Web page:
Hasty changes to 1,250hp Class 27s in the early 1970s saw them running at each end of a rake of six Mk 2 coaches, replacing tired DMUs. Intensive shuttle working did little for the type and they were replaced from the end of the decade when Class 47/7s became available. They worked with Mk 3 coaches and a Mk 2 driving coach in a push-pull formation. BR touted Class 158s as an improvement when they took over a decade later, to be replaced in turn by today’s Class 170s.
Now electric services beckon with Class 385s from Hitachi. These services are late. It’s taken Network Rail longer than thought to erect wires on the route and this has delayed Hitachi’s test programme for its new trains. It now looks like services will start next year rather than this December. However, the E&G’s overhead wires via Falkirk High went live on September 2, paving the way for electric train tests to start.
Wires between Edinburgh and Glasgow do nothing for Aberdeen and Inverness, hence the arrival of HSTs to boost their services. Despite their age, HST remains a remarkable train. BR only sanctioned the building of a prototype in 1970 and it was in passenger service just six years later. Compare that with the Department for Transport’s IEP which has yet to carry a passenger but was started in 2005.
BR was pushing boundaries. HST was to be a 125mph train but its specification called for it to stop from this speed in the same distance as conventional 100mph trains. BR’s original deployment plans included 30 HSTs for Edinburgh-Glasgow trains as part of a proposed fleet of 161 trains. Sadly, government decided not to support BR’s ambition and the order was cut back to 95 sets, denying Scotland the chance to bring cutting-edge traction to its premier route. At least the route received Mk 3 coaches but a ’47’ could never match an HST’s performance or its style. Quite what passengers would have made of an HST’s screaming turbos as it ascended Queen Street High Level Tunnel’s 1-in-41 gradient must be left to conjecture. I’m sure it would have proved popular with enthusiasts!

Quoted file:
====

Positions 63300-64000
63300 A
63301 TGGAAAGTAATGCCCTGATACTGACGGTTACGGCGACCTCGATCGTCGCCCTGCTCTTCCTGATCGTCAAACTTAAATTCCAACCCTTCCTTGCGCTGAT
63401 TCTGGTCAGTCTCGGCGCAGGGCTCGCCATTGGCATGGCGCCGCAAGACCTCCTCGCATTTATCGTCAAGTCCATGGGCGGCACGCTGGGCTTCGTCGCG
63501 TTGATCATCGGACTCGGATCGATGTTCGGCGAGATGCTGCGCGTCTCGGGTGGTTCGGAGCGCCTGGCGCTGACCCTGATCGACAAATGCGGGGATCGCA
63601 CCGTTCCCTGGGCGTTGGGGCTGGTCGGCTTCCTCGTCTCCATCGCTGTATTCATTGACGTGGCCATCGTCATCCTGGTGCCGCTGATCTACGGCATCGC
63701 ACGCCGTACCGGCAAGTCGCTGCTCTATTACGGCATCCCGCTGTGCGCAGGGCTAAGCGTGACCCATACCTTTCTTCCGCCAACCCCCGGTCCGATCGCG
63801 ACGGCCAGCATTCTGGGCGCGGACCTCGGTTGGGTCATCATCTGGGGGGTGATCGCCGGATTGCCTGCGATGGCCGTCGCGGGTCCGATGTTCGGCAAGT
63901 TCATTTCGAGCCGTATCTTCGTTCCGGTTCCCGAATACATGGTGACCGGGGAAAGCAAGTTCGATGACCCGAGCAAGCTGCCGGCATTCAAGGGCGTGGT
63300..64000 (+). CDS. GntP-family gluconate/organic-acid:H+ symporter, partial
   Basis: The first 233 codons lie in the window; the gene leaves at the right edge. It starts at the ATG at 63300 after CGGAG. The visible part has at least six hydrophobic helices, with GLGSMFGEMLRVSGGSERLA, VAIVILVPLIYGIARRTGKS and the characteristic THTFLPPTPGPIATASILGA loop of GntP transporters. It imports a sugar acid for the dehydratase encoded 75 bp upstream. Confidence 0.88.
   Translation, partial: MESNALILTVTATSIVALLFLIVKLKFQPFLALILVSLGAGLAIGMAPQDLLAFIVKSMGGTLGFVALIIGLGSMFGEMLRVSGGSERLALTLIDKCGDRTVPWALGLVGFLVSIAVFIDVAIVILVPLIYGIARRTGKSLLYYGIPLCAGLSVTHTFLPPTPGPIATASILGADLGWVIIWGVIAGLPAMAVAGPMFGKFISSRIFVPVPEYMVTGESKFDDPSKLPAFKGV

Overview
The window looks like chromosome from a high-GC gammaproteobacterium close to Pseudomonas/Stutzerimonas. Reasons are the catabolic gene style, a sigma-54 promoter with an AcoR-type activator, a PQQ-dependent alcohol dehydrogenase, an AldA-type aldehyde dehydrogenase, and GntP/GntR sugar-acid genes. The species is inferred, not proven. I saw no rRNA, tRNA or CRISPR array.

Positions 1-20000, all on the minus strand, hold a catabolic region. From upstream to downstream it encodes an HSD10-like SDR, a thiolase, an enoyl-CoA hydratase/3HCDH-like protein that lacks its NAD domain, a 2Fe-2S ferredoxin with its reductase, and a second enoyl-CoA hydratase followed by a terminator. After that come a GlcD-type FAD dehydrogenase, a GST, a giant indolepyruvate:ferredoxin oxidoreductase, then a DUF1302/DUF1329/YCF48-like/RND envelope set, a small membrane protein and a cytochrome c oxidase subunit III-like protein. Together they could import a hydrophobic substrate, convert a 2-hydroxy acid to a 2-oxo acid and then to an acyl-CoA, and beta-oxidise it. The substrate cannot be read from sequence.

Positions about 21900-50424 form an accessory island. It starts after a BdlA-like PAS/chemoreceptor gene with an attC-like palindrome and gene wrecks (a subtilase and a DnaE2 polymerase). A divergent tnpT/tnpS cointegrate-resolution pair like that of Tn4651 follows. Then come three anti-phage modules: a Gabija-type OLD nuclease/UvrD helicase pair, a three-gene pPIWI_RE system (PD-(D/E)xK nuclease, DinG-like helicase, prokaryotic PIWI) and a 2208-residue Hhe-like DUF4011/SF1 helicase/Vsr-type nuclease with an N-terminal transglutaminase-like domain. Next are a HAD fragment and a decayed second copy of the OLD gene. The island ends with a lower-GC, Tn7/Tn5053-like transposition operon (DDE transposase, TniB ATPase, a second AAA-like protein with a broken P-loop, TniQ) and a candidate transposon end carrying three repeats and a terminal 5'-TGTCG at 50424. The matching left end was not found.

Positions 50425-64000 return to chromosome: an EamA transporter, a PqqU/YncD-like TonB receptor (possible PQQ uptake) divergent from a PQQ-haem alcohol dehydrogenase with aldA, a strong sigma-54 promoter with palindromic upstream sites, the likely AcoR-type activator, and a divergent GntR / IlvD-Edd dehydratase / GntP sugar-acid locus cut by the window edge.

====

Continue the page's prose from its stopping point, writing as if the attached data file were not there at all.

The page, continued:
Paddington passengers were the first to experience HST at its design speed of 125mph from October 1976. Eastern Region HSTs started arriving from summer 1977 with passenger services starting from the next spring and gradually being introduced. BR’s plans to bring HSTs to Scotland were disrupted when Penmanshiel Tunnel collapsed in March 1979 but with a replacement line quickly built HSTs could link England and Scotland’s capital cities. Aberdeen joined the HST network with a pair of daily trains. Inverness has to wait until 1984 before it saw the sleek, sharp nose of an HST.
Meanwhile Craigentinny Depot in Edinburgh’s eastern suburbs was becoming expert in maintaining the type, a job it still does today. Tomorrow will see ScotRail’s HSTs maintained at Haymarket, on the other side of town. I daresay a few staff might switch.
HST might be 40 but properly refurbished and modernised, it should be good for many more years. I look forward to seeing them in service.
This article first appeared in RAIL 836 on September 27 2017.